A former Indian state ombudsman, Santoch N Hegde, called for self-regulation in Mysore’s media at a Jan. 26 journalism discussion, Star of Mysore reported. The discussion, “Journalism and Accountability,” was held by the Mysore District Journalists Association. Mysore is “the second biggest city” in the Indian state Karnataka and is “130 kms” from Bangalore,” according to Mysore.net.
Hegde is quoted as saying: “If the media does not regulate itself, the government (politicians) will soon bring in some legislation that may take away media’s freedom of expression.” The Deccan Herald reported that Hegde also suggested media companies each hire an ombudsman.
Likewise, Mysore’s “principal district and sessions Judge” H.P. Sandesh called for a national debate on the issue, according to Star of Mysore. Sandesh added that “We must practice values instead of preaching. It is applicable not only to the scribes but also to people of all professions,”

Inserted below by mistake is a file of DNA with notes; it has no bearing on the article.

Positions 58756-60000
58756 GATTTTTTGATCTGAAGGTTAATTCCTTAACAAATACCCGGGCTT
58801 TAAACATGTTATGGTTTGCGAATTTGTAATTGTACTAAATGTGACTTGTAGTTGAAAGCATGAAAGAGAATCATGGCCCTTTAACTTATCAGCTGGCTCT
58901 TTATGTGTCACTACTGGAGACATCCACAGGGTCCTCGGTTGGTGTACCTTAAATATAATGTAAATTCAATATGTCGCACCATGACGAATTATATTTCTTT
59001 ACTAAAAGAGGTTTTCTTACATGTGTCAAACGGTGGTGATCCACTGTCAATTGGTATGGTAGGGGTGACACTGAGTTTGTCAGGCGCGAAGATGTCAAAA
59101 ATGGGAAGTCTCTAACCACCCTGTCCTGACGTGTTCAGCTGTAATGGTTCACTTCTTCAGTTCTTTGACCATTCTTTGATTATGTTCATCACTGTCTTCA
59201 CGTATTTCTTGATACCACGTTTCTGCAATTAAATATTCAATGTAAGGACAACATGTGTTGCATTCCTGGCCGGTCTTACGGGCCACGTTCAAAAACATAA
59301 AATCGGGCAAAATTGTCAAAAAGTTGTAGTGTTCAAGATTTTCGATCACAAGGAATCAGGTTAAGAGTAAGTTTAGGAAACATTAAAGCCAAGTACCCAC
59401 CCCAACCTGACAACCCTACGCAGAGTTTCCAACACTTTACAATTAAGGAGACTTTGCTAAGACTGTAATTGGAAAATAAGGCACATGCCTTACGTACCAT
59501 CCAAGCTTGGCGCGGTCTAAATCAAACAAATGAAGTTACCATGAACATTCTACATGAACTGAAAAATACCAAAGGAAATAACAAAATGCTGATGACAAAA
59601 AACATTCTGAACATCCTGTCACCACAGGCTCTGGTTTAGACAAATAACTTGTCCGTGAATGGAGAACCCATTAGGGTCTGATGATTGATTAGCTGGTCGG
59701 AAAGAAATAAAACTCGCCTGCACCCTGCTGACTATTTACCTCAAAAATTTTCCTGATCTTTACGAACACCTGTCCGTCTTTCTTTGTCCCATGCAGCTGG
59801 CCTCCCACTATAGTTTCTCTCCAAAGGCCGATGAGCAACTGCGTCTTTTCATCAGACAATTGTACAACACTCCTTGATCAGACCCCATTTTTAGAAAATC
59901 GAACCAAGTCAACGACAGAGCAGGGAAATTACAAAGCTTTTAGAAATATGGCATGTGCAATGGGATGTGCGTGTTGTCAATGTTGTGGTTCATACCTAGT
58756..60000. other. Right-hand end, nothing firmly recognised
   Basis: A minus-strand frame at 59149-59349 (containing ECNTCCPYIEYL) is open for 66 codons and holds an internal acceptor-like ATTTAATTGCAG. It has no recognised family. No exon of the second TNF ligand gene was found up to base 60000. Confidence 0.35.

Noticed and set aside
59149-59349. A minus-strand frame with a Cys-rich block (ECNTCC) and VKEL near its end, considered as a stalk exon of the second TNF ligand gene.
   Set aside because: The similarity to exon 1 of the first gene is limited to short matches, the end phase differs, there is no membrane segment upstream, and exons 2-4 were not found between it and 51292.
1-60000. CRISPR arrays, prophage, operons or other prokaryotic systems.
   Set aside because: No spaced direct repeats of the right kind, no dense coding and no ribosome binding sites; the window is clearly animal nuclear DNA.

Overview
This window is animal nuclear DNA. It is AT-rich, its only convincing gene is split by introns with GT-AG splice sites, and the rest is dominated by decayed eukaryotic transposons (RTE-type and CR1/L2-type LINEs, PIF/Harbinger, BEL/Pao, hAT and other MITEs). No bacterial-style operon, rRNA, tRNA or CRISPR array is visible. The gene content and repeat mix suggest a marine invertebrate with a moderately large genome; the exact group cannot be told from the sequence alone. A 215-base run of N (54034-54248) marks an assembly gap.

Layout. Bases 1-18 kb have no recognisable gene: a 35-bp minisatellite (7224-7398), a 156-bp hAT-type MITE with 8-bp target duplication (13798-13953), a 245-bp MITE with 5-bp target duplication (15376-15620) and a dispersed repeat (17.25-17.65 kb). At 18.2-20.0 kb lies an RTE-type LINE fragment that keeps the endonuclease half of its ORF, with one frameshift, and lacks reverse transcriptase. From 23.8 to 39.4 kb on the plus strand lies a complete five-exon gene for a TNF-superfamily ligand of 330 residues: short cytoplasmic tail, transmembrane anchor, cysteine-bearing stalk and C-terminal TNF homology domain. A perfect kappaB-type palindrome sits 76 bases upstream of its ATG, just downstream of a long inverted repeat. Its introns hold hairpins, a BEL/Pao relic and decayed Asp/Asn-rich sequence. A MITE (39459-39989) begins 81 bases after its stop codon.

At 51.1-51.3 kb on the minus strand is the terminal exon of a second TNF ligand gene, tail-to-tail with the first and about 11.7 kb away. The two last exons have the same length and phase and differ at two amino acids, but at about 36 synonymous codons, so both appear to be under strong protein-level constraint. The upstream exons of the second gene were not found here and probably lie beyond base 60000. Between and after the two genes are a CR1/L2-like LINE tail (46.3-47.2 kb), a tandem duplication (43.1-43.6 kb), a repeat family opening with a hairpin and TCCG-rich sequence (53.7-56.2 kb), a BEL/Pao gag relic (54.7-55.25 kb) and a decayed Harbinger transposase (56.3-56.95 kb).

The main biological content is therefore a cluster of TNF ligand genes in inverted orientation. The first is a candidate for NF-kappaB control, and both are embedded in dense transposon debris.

However, iMediaEthics notes that the Press Council of India’s stated purpose is to act as “a statutory, quasi judicial body which acts as a watchdog of the press.” As such, we have written to the Press Council asking about these calls for self-regulation, given that it acts as a self-regulator.
However, Star of Mysore’s editor-in-chief, K.B. Ganapathy argued that Mysore’s media doesn’t need a “regulatory body” because any media wrongdoing can currently be addressed by the current law. Ganapathy also criticized the Press Council of India because it doesn’t have “the powers needed to control the media” and advocated both transparency and accountability in journalism.
We have written to Ganapathy, who is also the vice president of the Mysore District Journalists Association, asking for more information about the group and will update with any response. We also asked him what changes he suggests be made in the Press Council of India to make the organization more effective.